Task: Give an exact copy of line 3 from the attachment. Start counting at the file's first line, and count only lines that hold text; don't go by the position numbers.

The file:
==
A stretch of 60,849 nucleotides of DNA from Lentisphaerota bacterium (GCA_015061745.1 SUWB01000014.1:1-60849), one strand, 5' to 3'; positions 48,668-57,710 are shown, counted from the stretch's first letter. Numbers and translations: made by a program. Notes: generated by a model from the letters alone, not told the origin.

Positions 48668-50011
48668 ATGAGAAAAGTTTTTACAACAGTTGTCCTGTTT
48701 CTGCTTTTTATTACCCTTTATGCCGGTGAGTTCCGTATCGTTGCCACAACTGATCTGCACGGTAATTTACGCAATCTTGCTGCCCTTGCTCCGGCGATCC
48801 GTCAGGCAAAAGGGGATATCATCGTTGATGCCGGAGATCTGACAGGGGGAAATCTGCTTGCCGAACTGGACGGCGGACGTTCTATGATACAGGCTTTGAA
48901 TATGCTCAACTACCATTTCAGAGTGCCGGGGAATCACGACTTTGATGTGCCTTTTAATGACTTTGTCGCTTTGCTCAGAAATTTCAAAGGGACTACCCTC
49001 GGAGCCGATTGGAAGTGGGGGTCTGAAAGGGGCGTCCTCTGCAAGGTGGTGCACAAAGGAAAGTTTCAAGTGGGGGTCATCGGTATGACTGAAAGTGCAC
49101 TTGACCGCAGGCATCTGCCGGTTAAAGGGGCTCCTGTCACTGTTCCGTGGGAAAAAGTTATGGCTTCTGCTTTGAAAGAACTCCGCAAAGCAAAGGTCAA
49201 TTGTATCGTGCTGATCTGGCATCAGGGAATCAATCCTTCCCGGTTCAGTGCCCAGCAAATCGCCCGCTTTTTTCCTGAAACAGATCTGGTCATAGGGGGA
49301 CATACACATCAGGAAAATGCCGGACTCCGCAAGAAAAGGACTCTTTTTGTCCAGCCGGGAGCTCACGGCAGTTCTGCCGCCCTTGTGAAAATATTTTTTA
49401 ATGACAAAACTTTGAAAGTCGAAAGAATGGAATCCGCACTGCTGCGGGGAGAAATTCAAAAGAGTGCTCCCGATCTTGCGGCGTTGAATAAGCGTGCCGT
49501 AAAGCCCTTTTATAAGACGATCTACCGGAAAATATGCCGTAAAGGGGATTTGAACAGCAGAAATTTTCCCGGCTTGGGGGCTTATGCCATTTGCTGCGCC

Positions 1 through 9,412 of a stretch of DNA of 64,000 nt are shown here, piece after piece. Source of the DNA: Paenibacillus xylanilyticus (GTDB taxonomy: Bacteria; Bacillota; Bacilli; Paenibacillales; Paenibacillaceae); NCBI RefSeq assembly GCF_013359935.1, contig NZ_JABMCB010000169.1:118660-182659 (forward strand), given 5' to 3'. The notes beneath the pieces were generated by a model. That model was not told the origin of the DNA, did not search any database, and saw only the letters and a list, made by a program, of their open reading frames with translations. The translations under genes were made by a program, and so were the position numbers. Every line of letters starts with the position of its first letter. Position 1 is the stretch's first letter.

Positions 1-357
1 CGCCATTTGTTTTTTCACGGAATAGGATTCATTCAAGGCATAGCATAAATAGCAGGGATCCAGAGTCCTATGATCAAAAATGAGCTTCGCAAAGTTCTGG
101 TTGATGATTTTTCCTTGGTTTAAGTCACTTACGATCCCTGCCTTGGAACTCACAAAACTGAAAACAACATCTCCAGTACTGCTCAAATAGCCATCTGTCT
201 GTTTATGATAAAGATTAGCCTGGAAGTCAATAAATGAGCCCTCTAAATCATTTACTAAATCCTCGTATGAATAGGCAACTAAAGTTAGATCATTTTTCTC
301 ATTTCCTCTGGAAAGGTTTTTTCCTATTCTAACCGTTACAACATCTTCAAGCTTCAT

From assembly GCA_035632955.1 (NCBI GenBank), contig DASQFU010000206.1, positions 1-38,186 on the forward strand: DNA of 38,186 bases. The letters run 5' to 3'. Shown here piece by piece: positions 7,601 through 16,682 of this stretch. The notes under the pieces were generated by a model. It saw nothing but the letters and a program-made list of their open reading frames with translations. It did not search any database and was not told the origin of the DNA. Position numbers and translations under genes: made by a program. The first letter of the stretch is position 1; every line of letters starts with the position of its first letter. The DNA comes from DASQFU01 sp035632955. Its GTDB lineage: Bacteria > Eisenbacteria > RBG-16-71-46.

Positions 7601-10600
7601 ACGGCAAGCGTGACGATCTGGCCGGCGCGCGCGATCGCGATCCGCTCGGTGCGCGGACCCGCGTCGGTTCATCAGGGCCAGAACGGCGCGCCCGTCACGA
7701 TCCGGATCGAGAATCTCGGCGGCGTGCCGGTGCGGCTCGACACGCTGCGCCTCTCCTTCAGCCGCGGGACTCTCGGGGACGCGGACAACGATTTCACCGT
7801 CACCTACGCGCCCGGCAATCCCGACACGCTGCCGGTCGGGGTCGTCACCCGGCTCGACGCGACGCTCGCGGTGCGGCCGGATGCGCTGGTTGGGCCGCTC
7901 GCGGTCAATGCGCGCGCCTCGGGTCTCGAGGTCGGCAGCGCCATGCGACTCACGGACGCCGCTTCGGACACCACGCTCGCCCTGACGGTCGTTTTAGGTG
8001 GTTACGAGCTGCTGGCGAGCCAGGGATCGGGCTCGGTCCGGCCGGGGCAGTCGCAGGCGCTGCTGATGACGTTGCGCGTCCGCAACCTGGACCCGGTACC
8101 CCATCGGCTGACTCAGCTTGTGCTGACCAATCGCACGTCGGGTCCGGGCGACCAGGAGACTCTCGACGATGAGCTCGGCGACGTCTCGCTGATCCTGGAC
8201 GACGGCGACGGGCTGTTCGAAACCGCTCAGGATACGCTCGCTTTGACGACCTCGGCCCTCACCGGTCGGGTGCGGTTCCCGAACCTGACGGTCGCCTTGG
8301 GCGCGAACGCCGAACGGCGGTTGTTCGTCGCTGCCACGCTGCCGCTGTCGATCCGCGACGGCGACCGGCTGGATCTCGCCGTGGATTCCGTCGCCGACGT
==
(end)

48668 ATGAGAAAAGTTTTTACAACAGTTGTCCTGTTT